And before people start saying that Social Security savings aren't real, keep in mind that there's something unreal about any form of "savings" whenever the period of time is measured in decades. When you put money "in" the bank, the bank immediately gives it away to someone else. Your account statement is just a promise that when you come to the bank thirty years later and ask politely for your hundred thousand, please, they will be able to ask around and find someone else who happens to be depositing a hundred thousand that day that they can give to you.

The web of promises, the various buffers and protections for a bank account is completely different from the web of promises etc. for a Social Security account. People are entitled to have opinions on which system is sounder, safer, etc. but they are essentially the same. Your account balance in each case is a promise, not a Scrooge McDuck money bin full of cash (or gold or cowry shells). The person who has to keep it thirty years later isn't even the same person who made the promise to you.
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Post by Adrian Nenu »

We have one. It's called Social Security.
SS is a tax which is supposed to support a program. It is not an individual's retirement savings account. There is no access to the principal. The SS payment is whatever the govt. says it is.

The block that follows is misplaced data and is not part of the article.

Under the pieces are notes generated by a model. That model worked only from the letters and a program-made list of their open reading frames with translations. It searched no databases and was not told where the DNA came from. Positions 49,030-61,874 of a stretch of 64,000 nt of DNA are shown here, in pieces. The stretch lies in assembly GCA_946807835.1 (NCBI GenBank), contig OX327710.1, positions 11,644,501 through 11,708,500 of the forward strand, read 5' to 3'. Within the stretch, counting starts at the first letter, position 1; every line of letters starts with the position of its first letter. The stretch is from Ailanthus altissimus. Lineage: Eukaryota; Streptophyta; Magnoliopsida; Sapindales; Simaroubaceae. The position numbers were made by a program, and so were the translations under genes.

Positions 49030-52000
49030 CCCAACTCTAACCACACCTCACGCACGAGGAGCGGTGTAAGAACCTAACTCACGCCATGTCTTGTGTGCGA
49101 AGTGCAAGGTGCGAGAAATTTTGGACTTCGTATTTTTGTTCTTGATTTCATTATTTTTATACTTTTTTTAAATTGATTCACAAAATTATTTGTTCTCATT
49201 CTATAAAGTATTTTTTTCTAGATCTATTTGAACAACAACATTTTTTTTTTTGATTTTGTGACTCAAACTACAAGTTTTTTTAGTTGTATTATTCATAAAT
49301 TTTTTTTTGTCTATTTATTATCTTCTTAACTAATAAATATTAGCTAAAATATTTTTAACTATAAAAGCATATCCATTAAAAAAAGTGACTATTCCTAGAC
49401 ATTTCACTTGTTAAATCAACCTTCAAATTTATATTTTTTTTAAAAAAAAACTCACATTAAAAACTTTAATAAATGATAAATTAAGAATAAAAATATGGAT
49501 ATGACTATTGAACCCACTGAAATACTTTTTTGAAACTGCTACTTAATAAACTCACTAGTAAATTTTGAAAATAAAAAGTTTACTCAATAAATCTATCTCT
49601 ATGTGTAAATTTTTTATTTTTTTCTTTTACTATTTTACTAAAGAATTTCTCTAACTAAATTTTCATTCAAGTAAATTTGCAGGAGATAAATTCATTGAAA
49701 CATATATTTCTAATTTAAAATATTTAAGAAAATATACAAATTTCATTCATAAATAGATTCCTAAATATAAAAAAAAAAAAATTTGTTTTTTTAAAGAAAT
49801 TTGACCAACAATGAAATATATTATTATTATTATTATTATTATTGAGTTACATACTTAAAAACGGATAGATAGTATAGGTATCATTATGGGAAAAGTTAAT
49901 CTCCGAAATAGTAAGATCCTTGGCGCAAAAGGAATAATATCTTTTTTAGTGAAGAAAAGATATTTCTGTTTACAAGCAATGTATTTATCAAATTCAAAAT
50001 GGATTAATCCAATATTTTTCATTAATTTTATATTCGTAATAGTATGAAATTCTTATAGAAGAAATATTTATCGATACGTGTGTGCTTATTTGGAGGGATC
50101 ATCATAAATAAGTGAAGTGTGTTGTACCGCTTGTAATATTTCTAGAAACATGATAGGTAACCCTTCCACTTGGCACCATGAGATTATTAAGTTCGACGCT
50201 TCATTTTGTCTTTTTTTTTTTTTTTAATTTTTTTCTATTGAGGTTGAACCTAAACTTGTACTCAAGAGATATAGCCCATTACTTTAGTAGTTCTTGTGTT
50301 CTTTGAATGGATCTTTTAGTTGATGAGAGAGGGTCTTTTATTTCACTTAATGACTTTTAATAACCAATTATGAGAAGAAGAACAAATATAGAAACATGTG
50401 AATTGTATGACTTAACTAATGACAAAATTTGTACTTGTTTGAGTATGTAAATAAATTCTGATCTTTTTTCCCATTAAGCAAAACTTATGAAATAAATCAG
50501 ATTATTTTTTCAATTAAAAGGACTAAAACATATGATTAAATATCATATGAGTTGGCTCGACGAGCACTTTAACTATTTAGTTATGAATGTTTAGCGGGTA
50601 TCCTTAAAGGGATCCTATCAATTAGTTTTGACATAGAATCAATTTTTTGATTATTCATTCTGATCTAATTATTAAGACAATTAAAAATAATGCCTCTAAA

But we are going off on a tangent here...

Mandatory retirement savings would ensure that everyone ended up with something when they reach retirement age and be less dependent on SS and other govt. programs. That's Peterson's suggestion to help those who do not save adequately for retirement.

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Post by CyberBob »

Adrian Nenu wrote:Mandatory retirement savings would ensure that everyone ended up with something when they reach retirement age and be less dependent on SS and other govt. programs. That's Peterson's suggestion to help those who do not save adequately for retirement.
Whatever happened to individual freedom? Why does this Peterson person think he and/or the government knows how to run my life better than I do? I already had a nanny when I was a baby; I don't need the government taking over the job now that I'm an adult.

I agree with the above comments that paying the 15.3% Social Security tax is more than enough.

Bob
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Post by mickeyd »

We already have SS (savings plan) and it's a mess. Why encourage the feds by sending them more of our $?

I vote No~ I am in favor of each of us making our own adult-like decisions w/o big brother prompting us.
Last edited by mickeyd on Sun Aug 24, 2008 1:45 pm, edited 1 time in total.
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Post by Trifecta »